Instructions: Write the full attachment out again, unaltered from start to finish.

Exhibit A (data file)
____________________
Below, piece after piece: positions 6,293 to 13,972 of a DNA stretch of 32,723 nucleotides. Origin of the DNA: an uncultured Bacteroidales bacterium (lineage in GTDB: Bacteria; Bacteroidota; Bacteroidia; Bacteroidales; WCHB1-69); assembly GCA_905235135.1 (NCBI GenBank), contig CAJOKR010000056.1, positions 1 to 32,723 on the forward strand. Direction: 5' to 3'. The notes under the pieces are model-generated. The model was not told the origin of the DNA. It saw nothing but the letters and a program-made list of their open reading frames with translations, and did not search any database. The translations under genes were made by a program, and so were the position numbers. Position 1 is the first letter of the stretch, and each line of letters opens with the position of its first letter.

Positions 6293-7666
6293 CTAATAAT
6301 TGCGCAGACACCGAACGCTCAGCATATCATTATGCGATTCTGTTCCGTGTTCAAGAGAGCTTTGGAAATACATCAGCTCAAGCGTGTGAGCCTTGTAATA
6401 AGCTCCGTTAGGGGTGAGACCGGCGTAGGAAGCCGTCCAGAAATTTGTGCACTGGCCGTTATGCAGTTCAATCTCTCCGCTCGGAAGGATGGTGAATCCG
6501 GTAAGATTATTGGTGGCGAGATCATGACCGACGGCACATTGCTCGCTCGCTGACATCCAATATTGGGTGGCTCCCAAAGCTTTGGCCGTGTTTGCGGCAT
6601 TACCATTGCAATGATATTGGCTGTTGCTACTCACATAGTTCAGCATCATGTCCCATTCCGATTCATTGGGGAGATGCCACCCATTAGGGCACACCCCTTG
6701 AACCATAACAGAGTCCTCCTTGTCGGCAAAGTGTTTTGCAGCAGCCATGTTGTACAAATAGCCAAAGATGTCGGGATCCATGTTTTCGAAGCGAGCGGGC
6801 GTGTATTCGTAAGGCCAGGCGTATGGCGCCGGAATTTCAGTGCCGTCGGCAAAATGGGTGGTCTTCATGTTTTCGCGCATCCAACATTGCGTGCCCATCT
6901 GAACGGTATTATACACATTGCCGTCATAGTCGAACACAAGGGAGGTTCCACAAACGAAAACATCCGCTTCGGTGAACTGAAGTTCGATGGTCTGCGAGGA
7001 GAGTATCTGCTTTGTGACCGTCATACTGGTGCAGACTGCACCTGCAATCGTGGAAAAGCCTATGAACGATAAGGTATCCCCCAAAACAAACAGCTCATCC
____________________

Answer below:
Below, piece after piece: positions 6,293 to 13,972 of a DNA stretch of 32,723 nucleotides. Origin of the DNA: an uncultured Bacteroidales bacterium (lineage in GTDB: Bacteria; Bacteroidota; Bacteroidia; Bacteroidales; WCHB1-69); assembly GCA_905235135.1 (NCBI GenBank), contig CAJOKR010000056.1, positions 1 to 32,723 on the forward strand. Direction: 5' to 3'. The notes under the pieces are model-generated. The model was not told the origin of the DNA. It saw nothing but the letters and a program-made list of their open reading frames with translations, and did not search any database. The translations under genes were made by a program, and so were the position numbers. Position 1 is the first letter of the stretch, and each line of letters opens with the position of its first letter.

Positions 6293-7666
6293 CTAATAAT
6301 TGCGCAGACACCGAACGCTCAGCATATCATTATGCGATTCTGTTCCGTGTTCAAGAGAGCTTTGGAAATACATCAGCTCAAGCGTGTGAGCCTTGTAATA
6401 AGCTCCGTTAGGGGTGAGACCGGCGTAGGAAGCCGTCCAGAAATTTGTGCACTGGCCGTTATGCAGTTCAATCTCTCCGCTCGGAAGGATGGTGAATCCG
6501 GTAAGATTATTGGTGGCGAGATCATGACCGACGGCACATTGCTCGCTCGCTGACATCCAATATTGGGTGGCTCCCAAAGCTTTGGCCGTGTTTGCGGCAT
6601 TACCATTGCAATGATATTGGCTGTTGCTACTCACATAGTTCAGCATCATGTCCCATTCCGATTCATTGGGGAGATGCCACCCATTAGGGCACACCCCTTG
6701 AACCATAACAGAGTCCTCCTTGTCGGCAAAGTGTTTTGCAGCAGCCATGTTGTACAAATAGCCAAAGATGTCGGGATCCATGTTTTCGAAGCGAGCGGGC
6801 GTGTATTCGTAAGGCCAGGCGTATGGCGCCGGAATTTCAGTGCCGTCGGCAAAATGGGTGGTCTTCATGTTTTCGCGCATCCAACATTGCGTGCCCATCT
6901 GAACGGTATTATACACATTGCCGTCATAGTCGAACACAAGGGAGGTTCCACAAACGAAAACATCCGCTTCGGTGAACTGAAGTTCGATGGTCTGCGAGGA
7001 GAGTATCTGCTTTGTGACCGTCATACTGGTGCAGACTGCACCTGCAATCGTGGAAAAGCCTATGAACGATAAGGTATCCCCCAAAACAAACAGCTCATCC